Exploiting indigenous knowledge commonwealth to mitigate disasters: from the archives of vulnerable communities in Zimbabwe

Lunga, W. and Musarurwa, C., 2016. Indian Journal of Traditional Knowledge

Original research (primary data)
View External Publication Link


This research explored the relationship between vulnerability and the use of indigenous knowledge in mitigating disasters particularly those linked to food security and preservation of forest resources in some communities in Zimbabwe. This focus on provision of food was important since food issues have an immediate impact on communities and for vulnerable communities forest resources are also linked to food security. Data was collected through both formal and informal interviews, and group discussions with the elderly and traditional leaders in Matebeleland and Mashonaland provinces of Zimbabwe, hence a qualitative research approach was used. Although the findings are unique to the communities involved, it is important to note that vulnerable communities do possess a wide range of indigenous measures to mitigate disaster risk. Firstly, it is the realisation that technology does not necessarily refer to modern or objective science, but solutions that lead to sustainable livelihoods for local communities, which include environmentally based early warning signs which allow them to take precautions before a disaster like drought, flood, pests, etc., occurs as well as measures to reduce the impact of such a disaster. Secondly, production, harvesting and conservation have always been inbuilt in the farming techniques of these rural communities and mushrooms that form a regular part of the diet and provide protein for rural communities are a good example. Since time immemorial they have always been preserved within their natural habitats and women who have always been able to distinguish edible mushrooms from toxic ones have always known how to stimulate their growth by applying crop waste or ash as fertilizers to the ground on which they grow. Lastly it is natural for some indigenous techniques to lie dormant as if they are extinct. This is because every generation makes its own contribution to improvise and adapt the knowledge system in line with the ever changing climatic conditions. The article recommends that since the proportion of non-sustainable practices in traditional knowledge systems is much smaller than the benefits accrued through its use in the contemporary modern life and belief systems, there should be development, use and adaption of technologies that have links with indigenous knowledge systems. Developing contextually relevant educational processes that identify and build upon local knowledge and expertise for disaster risk reduction is needed and where possible, expressed in local language and context. In short vulnerable villagers should have more legitimate authority over natural resources for they are more responsive than local government authorities.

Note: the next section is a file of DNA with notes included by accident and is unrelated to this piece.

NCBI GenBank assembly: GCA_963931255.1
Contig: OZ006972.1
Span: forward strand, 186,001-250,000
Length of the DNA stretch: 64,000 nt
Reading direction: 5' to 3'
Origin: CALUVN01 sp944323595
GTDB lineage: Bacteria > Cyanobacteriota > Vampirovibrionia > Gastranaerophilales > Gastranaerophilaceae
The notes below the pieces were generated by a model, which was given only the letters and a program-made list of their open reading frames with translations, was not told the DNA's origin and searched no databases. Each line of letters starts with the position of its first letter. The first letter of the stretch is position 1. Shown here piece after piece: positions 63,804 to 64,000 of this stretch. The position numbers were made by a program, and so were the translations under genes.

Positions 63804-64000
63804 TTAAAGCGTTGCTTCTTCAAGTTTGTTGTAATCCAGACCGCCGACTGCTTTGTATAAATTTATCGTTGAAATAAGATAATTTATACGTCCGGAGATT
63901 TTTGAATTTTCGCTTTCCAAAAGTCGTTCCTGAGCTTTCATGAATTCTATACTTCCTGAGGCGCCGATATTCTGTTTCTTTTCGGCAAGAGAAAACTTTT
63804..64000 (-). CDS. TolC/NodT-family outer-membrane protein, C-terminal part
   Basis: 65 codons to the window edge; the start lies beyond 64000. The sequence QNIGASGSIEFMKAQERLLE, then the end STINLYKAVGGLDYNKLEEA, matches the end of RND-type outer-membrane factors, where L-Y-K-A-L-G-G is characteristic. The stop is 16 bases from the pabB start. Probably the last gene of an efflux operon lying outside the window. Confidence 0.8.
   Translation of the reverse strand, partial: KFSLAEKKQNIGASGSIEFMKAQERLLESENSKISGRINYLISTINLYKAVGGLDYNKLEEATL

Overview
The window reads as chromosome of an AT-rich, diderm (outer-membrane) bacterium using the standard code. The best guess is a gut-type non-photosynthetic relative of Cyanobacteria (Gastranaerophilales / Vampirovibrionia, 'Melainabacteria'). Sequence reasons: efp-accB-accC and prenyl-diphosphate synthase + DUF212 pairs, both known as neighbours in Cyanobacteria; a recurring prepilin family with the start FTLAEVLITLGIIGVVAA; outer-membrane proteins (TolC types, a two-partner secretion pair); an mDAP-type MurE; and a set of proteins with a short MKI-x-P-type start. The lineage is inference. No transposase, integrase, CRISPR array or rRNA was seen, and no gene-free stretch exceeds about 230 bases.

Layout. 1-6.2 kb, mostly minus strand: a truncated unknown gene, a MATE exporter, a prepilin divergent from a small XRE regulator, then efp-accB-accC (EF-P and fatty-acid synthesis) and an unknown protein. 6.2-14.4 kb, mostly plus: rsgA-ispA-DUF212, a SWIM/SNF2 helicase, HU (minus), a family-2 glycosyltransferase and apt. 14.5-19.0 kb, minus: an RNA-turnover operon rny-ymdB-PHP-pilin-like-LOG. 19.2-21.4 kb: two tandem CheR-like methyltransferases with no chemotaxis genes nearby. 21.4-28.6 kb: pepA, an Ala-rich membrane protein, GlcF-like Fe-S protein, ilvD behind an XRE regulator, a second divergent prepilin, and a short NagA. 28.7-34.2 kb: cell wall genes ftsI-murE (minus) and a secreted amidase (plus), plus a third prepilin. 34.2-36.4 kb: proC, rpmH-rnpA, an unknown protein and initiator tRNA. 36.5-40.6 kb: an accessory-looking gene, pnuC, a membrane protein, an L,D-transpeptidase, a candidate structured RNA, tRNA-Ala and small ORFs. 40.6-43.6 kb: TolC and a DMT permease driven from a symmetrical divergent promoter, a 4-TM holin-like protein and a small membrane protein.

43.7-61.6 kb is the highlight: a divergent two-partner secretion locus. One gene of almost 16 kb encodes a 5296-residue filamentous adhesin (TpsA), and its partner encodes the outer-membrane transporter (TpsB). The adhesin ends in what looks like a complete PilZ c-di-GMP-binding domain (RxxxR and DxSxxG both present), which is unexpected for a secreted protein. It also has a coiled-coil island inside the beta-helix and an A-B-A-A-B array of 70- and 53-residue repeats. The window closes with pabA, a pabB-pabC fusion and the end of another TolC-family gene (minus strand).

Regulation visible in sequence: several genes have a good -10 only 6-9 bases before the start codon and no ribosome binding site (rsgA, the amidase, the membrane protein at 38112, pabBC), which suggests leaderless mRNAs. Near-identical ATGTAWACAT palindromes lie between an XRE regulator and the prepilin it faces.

Case studies